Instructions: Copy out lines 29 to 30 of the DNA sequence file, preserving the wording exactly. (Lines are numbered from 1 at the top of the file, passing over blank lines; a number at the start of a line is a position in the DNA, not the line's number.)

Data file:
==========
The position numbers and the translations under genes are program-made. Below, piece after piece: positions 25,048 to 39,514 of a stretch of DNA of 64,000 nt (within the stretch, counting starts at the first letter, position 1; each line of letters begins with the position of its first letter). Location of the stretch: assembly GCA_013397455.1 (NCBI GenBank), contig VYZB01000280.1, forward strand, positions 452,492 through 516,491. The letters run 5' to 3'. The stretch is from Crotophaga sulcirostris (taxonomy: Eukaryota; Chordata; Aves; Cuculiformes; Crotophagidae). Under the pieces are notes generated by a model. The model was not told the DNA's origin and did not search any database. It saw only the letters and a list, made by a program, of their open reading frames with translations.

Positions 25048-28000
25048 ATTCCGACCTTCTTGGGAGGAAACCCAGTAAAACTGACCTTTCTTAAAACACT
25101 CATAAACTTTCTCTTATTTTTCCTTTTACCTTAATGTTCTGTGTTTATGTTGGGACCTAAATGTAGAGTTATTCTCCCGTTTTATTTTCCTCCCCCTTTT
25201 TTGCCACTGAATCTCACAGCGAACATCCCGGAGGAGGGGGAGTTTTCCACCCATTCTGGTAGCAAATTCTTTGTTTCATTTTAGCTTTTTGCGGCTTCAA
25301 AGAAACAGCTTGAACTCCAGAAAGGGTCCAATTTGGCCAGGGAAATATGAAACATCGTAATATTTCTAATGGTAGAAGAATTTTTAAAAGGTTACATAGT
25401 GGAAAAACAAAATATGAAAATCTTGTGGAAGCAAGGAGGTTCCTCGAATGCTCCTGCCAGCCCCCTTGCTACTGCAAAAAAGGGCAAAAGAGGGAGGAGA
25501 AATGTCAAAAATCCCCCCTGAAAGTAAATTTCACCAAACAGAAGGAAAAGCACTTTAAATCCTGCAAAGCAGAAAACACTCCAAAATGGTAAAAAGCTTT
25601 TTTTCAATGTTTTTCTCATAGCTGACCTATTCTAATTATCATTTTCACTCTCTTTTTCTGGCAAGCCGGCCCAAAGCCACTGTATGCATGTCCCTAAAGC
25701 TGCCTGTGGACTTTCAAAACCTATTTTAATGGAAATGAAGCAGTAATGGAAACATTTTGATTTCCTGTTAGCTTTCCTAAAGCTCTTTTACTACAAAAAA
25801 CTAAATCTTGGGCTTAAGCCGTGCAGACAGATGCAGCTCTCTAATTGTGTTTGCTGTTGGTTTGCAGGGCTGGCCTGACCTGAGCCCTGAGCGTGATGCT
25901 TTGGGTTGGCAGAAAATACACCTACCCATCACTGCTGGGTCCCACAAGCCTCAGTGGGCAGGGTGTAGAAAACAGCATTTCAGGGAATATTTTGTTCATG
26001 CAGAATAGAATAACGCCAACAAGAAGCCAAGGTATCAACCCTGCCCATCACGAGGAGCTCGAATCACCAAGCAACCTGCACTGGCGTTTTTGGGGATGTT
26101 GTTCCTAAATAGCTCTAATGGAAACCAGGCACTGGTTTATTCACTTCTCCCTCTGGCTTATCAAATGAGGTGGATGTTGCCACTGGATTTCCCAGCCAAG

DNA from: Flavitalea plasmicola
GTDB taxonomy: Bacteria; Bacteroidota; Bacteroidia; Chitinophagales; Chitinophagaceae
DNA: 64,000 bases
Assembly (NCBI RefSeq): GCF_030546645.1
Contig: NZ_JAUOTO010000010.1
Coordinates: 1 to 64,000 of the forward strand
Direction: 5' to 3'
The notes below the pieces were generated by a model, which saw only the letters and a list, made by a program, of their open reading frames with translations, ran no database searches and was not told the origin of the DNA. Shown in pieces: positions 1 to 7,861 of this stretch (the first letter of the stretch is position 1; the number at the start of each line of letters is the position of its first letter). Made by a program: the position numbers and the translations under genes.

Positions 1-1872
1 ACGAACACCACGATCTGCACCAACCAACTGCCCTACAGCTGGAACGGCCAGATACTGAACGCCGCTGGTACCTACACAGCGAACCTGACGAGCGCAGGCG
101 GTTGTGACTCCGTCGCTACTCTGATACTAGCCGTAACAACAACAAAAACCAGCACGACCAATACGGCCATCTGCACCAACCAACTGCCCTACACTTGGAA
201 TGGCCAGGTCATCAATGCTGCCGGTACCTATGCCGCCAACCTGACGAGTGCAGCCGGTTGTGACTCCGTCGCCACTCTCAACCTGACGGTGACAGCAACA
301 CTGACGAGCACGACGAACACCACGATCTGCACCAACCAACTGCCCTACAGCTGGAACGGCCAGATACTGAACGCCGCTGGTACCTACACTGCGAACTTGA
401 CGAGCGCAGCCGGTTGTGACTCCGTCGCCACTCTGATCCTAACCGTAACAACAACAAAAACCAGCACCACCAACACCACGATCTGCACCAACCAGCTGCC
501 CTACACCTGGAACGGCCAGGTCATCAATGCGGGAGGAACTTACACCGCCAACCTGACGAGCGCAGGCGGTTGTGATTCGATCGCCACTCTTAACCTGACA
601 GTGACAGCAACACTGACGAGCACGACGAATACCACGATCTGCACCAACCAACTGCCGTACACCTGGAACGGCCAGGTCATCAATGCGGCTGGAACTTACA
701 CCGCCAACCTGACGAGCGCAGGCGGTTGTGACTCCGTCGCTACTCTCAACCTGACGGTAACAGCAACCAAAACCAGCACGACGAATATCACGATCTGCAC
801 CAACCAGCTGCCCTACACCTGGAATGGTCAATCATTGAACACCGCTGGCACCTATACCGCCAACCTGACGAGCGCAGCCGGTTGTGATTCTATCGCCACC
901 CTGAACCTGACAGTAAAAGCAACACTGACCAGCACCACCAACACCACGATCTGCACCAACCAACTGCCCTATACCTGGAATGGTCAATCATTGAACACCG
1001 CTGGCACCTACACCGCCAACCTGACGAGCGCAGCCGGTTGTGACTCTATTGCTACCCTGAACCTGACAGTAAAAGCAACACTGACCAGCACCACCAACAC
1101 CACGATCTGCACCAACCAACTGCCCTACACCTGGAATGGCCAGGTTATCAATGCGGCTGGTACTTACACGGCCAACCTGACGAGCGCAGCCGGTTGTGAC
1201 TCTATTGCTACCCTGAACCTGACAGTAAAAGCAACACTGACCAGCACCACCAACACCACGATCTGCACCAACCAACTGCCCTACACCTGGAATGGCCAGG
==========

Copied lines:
501 CTACACCTGGAACGGCCAGGTCATCAATGCGGGAGGAACTTACACCGCCAACCTGACGAGCGCAGGCGGTTGTGATTCGATCGCCACTCTTAACCTGACA
601 GTGACAGCAACACTGACGAGCACGACGAATACCACGATCTGCACCAACCAACTGCCGTACACCTGGAACGGCCAGGTCATCAATGCGGCTGGAACTTACA